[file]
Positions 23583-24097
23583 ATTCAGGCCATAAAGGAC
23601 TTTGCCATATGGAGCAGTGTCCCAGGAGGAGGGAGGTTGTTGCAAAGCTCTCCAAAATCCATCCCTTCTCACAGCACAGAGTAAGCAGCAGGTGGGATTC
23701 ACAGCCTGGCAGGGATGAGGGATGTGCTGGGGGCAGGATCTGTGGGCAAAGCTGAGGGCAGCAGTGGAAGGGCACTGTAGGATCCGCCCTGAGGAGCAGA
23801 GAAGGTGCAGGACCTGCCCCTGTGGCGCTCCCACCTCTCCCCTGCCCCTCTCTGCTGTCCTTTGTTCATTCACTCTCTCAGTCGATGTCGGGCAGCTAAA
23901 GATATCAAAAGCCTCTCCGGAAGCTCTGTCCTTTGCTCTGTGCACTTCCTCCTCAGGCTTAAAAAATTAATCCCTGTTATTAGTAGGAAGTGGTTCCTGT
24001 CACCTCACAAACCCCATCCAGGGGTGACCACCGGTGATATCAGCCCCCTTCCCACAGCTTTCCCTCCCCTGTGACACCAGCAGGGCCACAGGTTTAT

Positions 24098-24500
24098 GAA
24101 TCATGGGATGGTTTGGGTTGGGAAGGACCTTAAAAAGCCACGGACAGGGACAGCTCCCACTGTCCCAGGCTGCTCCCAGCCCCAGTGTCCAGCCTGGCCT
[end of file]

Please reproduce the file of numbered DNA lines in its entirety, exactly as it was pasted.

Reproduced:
Positions 23583-24097
23583 ATTCAGGCCATAAAGGAC
23601 TTTGCCATATGGAGCAGTGTCCCAGGAGGAGGGAGGTTGTTGCAAAGCTCTCCAAAATCCATCCCTTCTCACAGCACAGAGTAAGCAGCAGGTGGGATTC
23701 ACAGCCTGGCAGGGATGAGGGATGTGCTGGGGGCAGGATCTGTGGGCAAAGCTGAGGGCAGCAGTGGAAGGGCACTGTAGGATCCGCCCTGAGGAGCAGA
23801 GAAGGTGCAGGACCTGCCCCTGTGGCGCTCCCACCTCTCCCCTGCCCCTCTCTGCTGTCCTTTGTTCATTCACTCTCTCAGTCGATGTCGGGCAGCTAAA
23901 GATATCAAAAGCCTCTCCGGAAGCTCTGTCCTTTGCTCTGTGCACTTCCTCCTCAGGCTTAAAAAATTAATCCCTGTTATTAGTAGGAAGTGGTTCCTGT
24001 CACCTCACAAACCCCATCCAGGGGTGACCACCGGTGATATCAGCCCCCTTCCCACAGCTTTCCCTCCCCTGTGACACCAGCAGGGCCACAGGTTTAT

Positions 24098-24500
24098 GAA
24101 TCATGGGATGGTTTGGGTTGGGAAGGACCTTAAAAAGCCACGGACAGGGACAGCTCCCACTGTCCCAGGCTGCTCCCAGCCCCAGTGTCCAGCCTGGCCT